[4]     Article 1 (Purpose) “The purpose of this Directive is to lay down a general framework for combating discrimination on the grounds of religion or belief, disability, age or sexual orientation as regards employment and occupation, with a view to putting into effect in the Member States the principle of equal treatment.”; Article 2 (Concept of discrimination) “ 1. For the purposes of this Directive, the ‘principle of equal treatment’ shall mean that there shall be no direct or indirect discrimination whatsoever on any of the grounds referred to in Article 1”.

[5]               Hütter v Technische Universität Graz [2009] ECR I- 5325 (C-88/08). Judgment of June 18, 2009

[6]                Leopold Schmitzer v Bundesministerin für Inneres [2014] ECR,  Case C-530/13


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Corporate Social Responsibility & Human Rights. A critical review of the Guiding Principles on Business and Human Rights for implementing the UN “Protect, Respect and Remedy” Framework


Over the recent decades, corporations have impressively increased their potential. Their exponential growth and enlarged powers, due to a privatization process, has impacted economic, political and social affairs around the globe. While the primary responsibility for the fulfilment, protection and respect of international human rights standards is still in the hands of sovereign states, there is a growing acceptance that corporations hold some level of responsibility as well. Accordingly, the emerged concept of Corporate Social Responsibility (CSR) [1]streamlines their responsibilities and duties on environment and social welfare. Nevertheless, their impact on human rights can be analysed in how corporations manage their human resources[2], especially within developed countries where often their production is relocated. In fact, “human resource systems affect corporate performance through the management and control of employee behaviours”.[3] As a consequence, international development goals such as poverty alleviation and health improvements[4]  can be related both to a positive management of employees (directly) and workers of suppliers (indirectly).  In addition to meet CSR objectives, managers exercise their discretion on intra-organizational stakeholder relationships, and in producing effective social outcomes involving extra-organizational stakeholders. Then, appropriate international regulations in defence of human rights appear even more meaningful in respect to such decisional power.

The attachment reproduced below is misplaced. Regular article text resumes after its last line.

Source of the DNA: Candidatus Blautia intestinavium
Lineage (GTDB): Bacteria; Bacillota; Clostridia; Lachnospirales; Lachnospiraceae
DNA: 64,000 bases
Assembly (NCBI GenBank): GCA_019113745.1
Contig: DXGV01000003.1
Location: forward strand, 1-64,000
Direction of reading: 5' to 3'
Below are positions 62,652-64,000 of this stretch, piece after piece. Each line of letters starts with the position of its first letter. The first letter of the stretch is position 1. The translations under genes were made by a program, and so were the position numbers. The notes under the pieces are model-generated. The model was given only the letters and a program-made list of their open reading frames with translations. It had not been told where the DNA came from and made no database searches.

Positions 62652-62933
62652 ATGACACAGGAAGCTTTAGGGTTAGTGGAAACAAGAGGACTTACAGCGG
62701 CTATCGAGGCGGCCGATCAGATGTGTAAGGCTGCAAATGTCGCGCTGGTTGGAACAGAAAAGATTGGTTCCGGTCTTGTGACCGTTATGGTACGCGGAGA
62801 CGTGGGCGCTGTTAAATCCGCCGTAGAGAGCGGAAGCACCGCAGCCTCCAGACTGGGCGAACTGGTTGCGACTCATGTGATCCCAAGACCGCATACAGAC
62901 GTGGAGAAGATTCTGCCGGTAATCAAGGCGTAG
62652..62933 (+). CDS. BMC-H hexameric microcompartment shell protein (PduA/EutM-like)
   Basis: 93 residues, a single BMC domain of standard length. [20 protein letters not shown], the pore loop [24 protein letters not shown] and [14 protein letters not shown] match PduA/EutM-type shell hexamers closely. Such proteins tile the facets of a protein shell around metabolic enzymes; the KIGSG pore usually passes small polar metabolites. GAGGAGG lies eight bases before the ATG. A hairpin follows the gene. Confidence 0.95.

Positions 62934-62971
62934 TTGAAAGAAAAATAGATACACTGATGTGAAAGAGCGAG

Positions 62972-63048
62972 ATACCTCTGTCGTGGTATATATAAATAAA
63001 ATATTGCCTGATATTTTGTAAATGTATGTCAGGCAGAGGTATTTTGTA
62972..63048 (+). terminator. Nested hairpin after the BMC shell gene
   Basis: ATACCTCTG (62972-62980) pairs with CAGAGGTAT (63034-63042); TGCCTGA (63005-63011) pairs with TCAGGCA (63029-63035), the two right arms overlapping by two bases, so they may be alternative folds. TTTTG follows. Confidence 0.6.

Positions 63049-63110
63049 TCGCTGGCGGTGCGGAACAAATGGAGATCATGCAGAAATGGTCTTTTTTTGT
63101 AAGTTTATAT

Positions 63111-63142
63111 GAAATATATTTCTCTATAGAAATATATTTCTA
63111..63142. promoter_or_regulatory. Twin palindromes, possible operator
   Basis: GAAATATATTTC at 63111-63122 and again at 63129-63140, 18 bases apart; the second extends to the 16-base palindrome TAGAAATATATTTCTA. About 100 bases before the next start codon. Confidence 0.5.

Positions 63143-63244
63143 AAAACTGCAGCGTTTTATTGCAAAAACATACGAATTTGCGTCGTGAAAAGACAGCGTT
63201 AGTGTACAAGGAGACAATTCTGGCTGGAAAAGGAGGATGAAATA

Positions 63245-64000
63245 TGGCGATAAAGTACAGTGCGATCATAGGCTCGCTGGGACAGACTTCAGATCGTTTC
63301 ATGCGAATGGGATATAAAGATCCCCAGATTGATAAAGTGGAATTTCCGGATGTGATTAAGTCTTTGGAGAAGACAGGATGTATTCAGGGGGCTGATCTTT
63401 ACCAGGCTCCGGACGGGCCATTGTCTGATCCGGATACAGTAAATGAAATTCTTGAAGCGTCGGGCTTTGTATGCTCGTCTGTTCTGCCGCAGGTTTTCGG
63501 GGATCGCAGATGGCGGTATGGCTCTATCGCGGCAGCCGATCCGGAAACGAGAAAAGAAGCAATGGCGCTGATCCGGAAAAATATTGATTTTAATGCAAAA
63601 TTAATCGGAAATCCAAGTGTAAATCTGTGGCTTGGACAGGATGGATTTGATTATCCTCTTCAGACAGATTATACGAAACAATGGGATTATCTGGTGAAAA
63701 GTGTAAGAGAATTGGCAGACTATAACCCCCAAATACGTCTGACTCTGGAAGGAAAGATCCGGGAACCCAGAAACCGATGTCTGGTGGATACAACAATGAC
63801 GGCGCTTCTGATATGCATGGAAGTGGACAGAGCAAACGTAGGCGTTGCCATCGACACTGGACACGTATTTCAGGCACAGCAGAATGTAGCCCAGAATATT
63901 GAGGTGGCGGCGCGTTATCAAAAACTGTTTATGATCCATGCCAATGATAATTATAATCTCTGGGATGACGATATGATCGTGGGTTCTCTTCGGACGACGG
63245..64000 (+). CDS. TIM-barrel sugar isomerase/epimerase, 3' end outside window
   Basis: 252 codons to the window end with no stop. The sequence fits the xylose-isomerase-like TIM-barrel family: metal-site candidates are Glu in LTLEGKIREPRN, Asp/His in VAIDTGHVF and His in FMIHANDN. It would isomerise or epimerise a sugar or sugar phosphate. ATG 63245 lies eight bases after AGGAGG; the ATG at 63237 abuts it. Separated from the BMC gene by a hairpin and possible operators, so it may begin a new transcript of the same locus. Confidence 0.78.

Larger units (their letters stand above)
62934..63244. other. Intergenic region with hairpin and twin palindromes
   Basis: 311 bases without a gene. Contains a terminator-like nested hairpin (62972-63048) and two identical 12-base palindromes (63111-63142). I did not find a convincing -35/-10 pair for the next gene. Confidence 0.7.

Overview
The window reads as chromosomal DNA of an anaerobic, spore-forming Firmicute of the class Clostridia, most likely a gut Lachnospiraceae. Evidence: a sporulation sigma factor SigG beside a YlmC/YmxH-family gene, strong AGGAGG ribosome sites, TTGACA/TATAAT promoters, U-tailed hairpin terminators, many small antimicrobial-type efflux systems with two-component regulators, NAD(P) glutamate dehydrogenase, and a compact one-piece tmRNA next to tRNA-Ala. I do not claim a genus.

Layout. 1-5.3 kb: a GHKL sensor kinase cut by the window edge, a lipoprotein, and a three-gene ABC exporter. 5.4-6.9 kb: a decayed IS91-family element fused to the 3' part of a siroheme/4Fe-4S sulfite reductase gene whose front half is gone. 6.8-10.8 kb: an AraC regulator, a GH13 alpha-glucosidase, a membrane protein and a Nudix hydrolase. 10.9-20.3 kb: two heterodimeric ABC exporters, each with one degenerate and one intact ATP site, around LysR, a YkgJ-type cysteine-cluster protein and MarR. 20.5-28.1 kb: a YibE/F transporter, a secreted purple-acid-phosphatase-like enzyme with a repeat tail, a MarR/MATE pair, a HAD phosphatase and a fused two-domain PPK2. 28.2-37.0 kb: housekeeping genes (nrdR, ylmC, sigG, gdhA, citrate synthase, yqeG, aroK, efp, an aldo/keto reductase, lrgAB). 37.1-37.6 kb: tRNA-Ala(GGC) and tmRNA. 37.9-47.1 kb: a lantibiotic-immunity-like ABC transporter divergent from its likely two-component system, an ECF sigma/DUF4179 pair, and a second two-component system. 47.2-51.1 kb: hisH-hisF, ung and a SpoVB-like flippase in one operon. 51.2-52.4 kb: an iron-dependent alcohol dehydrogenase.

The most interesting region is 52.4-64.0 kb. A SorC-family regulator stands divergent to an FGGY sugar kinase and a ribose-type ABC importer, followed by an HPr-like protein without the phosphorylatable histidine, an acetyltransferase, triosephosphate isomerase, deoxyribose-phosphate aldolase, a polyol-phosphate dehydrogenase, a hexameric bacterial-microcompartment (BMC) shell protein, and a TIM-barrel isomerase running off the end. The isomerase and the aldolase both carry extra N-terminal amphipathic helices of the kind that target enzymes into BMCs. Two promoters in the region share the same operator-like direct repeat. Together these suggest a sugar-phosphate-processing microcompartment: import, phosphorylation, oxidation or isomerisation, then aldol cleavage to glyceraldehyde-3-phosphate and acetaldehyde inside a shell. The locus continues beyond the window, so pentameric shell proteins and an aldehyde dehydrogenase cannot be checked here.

Guiding Principles on Business and Human Rights for implementing the UN “Protect, Respect and Remedy” Framework